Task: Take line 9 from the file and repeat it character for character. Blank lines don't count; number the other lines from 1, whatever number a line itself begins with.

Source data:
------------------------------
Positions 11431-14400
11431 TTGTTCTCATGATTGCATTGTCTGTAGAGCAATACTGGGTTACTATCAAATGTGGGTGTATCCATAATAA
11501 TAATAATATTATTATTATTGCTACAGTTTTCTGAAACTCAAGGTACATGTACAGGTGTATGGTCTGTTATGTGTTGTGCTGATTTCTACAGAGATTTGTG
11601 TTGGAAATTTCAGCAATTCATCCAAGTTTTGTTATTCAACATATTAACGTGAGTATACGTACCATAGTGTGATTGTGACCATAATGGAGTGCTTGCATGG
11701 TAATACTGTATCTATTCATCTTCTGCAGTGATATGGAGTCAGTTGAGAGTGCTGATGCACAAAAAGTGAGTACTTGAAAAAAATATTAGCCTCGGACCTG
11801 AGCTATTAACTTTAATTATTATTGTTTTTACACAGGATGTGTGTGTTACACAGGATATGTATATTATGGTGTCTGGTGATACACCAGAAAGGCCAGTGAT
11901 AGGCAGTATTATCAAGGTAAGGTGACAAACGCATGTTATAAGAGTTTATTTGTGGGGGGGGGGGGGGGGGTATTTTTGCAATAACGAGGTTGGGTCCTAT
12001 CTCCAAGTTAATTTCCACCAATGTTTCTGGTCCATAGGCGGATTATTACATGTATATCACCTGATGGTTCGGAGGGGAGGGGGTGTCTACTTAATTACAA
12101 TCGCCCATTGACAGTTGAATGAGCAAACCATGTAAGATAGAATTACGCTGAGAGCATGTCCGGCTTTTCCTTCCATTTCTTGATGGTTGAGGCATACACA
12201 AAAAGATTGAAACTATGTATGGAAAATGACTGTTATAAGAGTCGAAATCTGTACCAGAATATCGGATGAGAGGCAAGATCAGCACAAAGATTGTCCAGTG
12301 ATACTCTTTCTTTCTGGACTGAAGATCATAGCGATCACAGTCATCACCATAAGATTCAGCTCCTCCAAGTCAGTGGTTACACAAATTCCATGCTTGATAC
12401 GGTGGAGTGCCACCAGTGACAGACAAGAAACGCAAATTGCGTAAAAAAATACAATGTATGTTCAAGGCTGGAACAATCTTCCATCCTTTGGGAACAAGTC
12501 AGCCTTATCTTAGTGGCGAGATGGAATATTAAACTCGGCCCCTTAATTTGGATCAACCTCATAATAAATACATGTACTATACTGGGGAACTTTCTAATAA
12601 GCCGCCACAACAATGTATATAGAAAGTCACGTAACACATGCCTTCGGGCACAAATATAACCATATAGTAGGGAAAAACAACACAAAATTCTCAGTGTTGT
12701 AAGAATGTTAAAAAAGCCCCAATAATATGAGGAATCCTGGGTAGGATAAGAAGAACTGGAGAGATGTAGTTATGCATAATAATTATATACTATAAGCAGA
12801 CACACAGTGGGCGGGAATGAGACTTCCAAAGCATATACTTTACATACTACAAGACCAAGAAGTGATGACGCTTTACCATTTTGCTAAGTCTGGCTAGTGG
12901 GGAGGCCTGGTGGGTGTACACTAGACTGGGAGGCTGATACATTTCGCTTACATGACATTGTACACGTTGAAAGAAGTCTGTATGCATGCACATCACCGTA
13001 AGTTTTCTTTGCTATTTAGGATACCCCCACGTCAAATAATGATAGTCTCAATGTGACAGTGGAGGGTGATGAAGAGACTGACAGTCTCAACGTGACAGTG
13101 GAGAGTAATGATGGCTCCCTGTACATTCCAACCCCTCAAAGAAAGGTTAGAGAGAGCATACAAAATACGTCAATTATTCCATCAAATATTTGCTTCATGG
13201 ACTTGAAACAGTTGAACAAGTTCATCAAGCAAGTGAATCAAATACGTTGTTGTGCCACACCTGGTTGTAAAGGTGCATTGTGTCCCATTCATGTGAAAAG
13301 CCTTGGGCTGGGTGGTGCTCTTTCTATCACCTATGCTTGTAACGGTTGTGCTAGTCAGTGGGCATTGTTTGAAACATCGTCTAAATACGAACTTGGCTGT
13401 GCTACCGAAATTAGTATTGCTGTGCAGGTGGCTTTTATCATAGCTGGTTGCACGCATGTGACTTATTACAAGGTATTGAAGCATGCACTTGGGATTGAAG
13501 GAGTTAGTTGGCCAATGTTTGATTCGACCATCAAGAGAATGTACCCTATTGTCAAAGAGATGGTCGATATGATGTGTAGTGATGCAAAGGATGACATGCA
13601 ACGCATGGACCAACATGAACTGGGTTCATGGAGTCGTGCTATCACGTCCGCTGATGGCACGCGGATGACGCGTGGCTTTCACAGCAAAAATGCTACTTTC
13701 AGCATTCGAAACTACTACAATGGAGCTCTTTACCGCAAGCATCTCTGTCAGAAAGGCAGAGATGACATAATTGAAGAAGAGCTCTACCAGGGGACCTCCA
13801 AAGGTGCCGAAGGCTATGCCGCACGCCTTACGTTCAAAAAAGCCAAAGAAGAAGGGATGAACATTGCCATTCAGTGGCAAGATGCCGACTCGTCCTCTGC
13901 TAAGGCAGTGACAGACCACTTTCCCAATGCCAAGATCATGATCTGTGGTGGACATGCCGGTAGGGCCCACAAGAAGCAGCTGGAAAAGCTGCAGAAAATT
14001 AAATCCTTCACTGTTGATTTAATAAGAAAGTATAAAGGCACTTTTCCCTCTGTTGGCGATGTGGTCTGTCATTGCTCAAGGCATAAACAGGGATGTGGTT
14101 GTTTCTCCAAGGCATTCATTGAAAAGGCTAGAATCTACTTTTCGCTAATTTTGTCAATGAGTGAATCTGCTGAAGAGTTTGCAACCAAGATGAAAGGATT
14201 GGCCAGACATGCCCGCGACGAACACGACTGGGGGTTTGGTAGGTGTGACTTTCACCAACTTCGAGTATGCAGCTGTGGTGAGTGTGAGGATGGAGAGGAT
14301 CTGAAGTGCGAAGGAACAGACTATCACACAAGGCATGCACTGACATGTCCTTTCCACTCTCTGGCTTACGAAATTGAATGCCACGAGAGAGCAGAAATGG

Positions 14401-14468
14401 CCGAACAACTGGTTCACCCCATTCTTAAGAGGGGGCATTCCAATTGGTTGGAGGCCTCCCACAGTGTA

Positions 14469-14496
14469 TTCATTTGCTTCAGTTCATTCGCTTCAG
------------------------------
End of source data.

12101 TCGCCCATTGACAGTTGAATGAGCAAACCATGTAAGATAGAATTACGCTGAGAGCATGTCCGGCTTTTCCTTCCATTTCTTGATGGTTGAGGCATACACA